Nigeria lawmakers want central bank to fight inflation with gold

Gold at the end of November only accounted for 4% of the nation’s reserves, which currently stand at US$34.8 billion

Nigerian lawmakers are proposing a dramatic increase in the central bank’s power to use gold to shore up the nation’s reserves in defense of the economy.

A draft bill before the Senate puts forward a raft of policies that would enshrine the bank as the automatic off-taker for all the gold produced in the country, alongside a goal to make the precious metal at least 30% of Nigeria’s external reserves.

Gold at the end of November only accounted for 4% of the nation’s reserves, which currently stand at US$34.8 billion.

Africa’s most populous nation is battling inflation that’s at a more than 28-year high following economic reforms that partially lifted petrol subsidies and removed the currency’s peg against the dollar, with the naira declining around 70% against the dollar in the past 12 months.

Reserve authority

Lawmakers propose setting up a Gold Reserve Authority. They also want the central bank governor to chair a gold reserve management committee, whose composition and functions closely mirrors the monetary policy committee of the bank, in a document seen by Bloomberg. The Central Bank of Nigeria didn’t immediately respond to requests for comment.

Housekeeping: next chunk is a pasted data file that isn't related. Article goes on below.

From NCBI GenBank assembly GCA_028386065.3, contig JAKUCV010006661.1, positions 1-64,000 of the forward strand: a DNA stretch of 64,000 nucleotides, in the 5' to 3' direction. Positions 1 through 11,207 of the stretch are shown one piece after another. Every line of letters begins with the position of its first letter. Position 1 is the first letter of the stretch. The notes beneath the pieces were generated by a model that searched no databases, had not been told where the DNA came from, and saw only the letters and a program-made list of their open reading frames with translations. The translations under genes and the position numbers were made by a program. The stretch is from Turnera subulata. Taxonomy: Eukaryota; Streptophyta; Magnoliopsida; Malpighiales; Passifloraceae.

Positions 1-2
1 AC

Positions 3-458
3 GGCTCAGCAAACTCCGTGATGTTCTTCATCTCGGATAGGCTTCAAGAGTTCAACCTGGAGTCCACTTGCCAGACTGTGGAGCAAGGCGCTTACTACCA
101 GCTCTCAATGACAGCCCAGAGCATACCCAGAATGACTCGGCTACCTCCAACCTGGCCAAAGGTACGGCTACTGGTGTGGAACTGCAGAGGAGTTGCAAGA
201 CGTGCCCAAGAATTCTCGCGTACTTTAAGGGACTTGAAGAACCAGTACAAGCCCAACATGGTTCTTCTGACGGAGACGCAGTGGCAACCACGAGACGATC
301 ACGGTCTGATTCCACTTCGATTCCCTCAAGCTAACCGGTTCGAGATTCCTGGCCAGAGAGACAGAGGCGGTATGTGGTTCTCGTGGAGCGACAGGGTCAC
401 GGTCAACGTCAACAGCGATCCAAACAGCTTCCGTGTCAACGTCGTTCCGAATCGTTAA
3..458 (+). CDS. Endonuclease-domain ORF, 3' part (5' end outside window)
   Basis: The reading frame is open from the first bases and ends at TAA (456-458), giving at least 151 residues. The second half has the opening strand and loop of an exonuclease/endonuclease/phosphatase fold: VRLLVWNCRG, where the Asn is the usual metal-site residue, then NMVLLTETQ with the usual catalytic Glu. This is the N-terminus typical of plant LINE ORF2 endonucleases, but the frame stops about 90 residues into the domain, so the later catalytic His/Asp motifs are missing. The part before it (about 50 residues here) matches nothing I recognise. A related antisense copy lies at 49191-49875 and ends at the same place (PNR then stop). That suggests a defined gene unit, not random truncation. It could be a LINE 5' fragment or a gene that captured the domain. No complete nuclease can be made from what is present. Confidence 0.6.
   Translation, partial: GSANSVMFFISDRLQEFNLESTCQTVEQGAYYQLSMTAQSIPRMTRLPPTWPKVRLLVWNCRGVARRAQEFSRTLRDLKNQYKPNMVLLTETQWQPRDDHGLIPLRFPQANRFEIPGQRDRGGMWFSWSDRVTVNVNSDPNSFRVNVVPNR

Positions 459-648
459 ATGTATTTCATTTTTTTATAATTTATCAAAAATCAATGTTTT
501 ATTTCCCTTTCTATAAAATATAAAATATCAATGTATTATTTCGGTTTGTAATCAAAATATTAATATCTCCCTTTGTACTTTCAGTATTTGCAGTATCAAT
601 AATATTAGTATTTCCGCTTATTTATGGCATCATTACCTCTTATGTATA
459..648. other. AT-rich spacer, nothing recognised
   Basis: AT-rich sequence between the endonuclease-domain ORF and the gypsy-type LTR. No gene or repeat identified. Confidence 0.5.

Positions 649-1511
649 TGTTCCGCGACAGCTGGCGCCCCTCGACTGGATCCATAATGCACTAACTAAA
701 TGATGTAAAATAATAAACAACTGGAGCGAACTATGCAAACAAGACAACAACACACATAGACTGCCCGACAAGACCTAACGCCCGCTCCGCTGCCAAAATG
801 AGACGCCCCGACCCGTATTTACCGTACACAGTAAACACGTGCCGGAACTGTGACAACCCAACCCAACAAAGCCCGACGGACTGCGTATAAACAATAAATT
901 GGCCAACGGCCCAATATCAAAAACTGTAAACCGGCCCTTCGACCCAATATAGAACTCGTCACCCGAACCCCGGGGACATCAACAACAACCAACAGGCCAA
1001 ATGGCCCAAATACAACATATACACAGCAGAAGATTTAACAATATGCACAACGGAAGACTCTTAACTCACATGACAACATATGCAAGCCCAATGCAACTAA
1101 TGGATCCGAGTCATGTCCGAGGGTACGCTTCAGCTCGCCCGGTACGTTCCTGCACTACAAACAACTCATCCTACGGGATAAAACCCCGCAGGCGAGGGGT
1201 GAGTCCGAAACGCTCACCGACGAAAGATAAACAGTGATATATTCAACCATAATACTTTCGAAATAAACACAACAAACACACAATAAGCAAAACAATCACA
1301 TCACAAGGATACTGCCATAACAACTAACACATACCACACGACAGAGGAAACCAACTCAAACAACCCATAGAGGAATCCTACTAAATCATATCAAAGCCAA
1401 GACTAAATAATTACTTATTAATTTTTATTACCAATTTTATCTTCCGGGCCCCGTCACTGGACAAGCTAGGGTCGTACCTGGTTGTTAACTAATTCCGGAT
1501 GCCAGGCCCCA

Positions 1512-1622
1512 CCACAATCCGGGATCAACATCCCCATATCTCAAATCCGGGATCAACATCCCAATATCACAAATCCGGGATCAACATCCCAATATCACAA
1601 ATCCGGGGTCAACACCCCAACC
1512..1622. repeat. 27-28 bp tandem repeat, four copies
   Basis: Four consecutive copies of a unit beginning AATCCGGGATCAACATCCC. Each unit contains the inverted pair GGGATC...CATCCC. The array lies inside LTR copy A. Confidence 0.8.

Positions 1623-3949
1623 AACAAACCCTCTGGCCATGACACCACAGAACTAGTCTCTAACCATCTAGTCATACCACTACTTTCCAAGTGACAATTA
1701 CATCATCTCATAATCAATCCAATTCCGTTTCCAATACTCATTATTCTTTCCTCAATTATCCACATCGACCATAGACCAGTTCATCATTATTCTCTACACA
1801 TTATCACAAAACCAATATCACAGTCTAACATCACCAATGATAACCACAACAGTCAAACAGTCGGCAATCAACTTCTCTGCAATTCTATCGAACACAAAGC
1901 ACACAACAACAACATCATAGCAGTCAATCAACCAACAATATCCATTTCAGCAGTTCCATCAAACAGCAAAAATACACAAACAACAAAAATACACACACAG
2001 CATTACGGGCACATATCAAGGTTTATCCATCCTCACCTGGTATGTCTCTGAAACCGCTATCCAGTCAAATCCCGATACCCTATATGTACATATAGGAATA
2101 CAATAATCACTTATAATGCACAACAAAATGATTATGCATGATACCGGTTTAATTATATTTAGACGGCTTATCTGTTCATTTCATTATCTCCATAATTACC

Gold mining in Nigeria is largely informal and makes only a tiny measurable contribution to the economy. The bill, which follows a 2019 central bank gold purchase program, would enshrine its role into law while bringing the industry into the formal sector.

Since taking office in May 2023, President Bola Tinubu has sought to transform Nigeria’s mining industry, seeking to attract investors especially in low-grade lithium deposits in the country’s central region.

The proposal, which is sponsored by a member of the opposition, must be debated before they can advance to the desk of Tinubu for his assent or veto. It’s not clear whether the president will favor this plan or prefer one that comes from within his own ranks.

The nation is heavily reliant on its oil and gas industry for foreign exchange earnings, but vandalism, theft and declining investments in the sector have hampered production, leading successive governments to pursue a diversification of the economy.

The mining and quarrying sector of the economy grew by 6.3% in the first quarter from a year earlier, according to data released by the National Bureau of Statistics, and analysts see potential in the central bank holding more gold.

“We believe that continued accumulation of gold over the long term will strengthen Nigeria’s foreign exchange reserve portfolios, positively impacting inflation and reducing foreign exchange volatility,” analysts at CardinalStone Research in Lagos said in a note on Monday.


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